Want to attack every day with the latest Georgia football recruiting info? That’s the Intel. This entry is about the latest with 2023 Georgia OL commit Ryqueze McElderry out of Alabama.
Ryqueze McElderry had the best day of all the offensive line prospects at the Under Armour Next Atlanta regional camp.
And he said Sunday afternoon he remains solidly committed to Georgia.
That’s despite a continued push from Alabama and the recent decision made by Matt Luke to step away from the coaching profession to focus on being an All-American Dad.
“Not really wobbly,” he said in regard to the status of his pledge. “I’m just trying to see who they bring in and build a relationship with them and see where it goes from there. I’m just really really taking my time now and being patient even though I am committed.”
“I’m still committed strong. I’m still taking my time just to see what is going to happen next. Because I don’t work on the [Georgia] staff. I don’t know what is going to happen next. I only get told so much stuff because I am a recruit. So when changes and stuff like that happen and they put somebody else in the position of being the offensive line coach we will go from there.”
Reports have trickled out this morning Georgia has hired North Carolina line coach Stacy Searles as the next offensive line coach at UGA. Searels used to work for Mark Richt at UGA and at Miami.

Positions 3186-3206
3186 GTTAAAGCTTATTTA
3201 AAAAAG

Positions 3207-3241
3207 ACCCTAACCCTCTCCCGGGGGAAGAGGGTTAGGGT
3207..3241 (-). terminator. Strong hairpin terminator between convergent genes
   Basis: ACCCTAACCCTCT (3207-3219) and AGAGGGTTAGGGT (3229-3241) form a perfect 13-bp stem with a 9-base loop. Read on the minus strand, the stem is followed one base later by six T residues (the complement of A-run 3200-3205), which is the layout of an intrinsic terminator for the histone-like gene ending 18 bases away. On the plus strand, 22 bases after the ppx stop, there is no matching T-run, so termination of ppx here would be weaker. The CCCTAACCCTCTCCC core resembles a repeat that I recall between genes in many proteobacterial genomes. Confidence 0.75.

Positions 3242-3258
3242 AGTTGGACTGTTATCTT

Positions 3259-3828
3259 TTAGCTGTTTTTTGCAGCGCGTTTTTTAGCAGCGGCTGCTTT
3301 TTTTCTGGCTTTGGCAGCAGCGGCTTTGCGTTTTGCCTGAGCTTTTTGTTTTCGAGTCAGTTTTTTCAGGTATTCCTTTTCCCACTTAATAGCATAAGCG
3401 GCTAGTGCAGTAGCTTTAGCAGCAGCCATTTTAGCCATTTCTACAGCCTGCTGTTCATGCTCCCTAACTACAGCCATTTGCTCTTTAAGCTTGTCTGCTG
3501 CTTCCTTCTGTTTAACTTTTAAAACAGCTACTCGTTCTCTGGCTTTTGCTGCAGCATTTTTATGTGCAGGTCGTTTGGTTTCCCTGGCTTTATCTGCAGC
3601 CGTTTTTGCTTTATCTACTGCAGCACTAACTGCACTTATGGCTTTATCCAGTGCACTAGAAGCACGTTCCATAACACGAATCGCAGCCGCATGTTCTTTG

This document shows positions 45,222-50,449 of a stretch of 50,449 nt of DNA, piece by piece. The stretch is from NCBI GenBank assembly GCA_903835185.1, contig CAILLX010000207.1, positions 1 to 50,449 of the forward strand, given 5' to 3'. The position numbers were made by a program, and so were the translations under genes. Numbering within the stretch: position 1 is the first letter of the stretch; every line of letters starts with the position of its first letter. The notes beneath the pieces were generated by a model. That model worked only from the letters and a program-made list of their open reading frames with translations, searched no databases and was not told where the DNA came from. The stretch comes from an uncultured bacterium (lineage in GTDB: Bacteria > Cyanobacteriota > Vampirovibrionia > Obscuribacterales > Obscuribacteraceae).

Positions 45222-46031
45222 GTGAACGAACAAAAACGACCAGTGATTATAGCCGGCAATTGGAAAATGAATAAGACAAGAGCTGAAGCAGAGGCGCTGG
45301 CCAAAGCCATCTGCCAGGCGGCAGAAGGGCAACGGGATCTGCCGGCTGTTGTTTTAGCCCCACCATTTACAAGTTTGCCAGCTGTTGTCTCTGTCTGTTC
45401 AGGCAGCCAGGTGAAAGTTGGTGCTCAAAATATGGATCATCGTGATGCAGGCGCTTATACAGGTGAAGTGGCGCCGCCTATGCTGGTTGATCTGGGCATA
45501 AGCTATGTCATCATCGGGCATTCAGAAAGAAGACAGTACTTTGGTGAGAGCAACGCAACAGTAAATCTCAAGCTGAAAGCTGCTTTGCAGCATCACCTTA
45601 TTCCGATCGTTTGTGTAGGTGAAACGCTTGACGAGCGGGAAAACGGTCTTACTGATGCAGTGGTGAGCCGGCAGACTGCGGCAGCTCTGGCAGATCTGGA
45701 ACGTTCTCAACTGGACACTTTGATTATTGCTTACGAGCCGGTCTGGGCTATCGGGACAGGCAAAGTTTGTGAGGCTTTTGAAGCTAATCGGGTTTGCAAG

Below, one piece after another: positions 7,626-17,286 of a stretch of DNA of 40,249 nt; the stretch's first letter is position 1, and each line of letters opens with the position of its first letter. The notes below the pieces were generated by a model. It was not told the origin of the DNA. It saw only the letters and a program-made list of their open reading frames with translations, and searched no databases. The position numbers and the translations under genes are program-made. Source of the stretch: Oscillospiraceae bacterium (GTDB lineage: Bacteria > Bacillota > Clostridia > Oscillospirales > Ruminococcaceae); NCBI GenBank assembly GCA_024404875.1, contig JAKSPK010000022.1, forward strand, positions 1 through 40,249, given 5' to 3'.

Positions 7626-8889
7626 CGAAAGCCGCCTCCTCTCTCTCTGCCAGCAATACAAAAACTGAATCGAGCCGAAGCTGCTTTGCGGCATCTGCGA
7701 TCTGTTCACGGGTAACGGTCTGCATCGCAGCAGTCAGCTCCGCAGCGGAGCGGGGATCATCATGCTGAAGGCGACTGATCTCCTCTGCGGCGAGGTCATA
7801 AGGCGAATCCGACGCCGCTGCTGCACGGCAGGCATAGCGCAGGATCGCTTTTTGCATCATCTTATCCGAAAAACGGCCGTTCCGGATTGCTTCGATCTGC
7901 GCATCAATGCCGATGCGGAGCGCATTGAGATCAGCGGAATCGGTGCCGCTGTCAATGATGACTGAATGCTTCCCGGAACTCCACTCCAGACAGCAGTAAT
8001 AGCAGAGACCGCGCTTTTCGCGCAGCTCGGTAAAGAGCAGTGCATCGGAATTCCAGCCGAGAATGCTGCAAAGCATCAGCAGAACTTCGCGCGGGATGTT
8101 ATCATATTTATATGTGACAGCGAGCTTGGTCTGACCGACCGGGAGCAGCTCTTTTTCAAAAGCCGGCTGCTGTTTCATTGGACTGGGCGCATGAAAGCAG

Searels did not offer McElderry when he was at UNC. Those two had yet to establish a relationship.
McElderry does plan to visit Alabama this weekend. The dead period elapses on Tuesday and schools will be able to host their targets again.
He learned about the Luke news from his high school coach at Anniston High in Alabama. That’s about an hour from the Georgia state line.
“I didn’t think he was retiring,” McElderry said. “I thought he was going to another school. But him retiring I know the reason why he was retiring. I can’t do nothing but respect it.”
But if we’re being totally honest, his main link to UGA was with assistant offensive line coach Eddie Gordon.
“I talked to Gordon more than I did coach Luke really though,” McElderry said. “That’s who I was really getting recruited by.”
He said Gordon still being at UGA “was a very big deal” in his connection to UGA.
How much does that open up the door for another program?
“What is keeping me committed is I fell in love with Georgia,” McElderry said. “I fell in love with Coach Luke too because he’s a real good coach. But you are supposed to commit to a school. Not a coach. Because anything can happen. Coaches change all the time. They leave. They go somewhere else. They retire. Like coach Luke did. I can’t really do anything about that. That’s out of my jurisdiction and out of my hands.”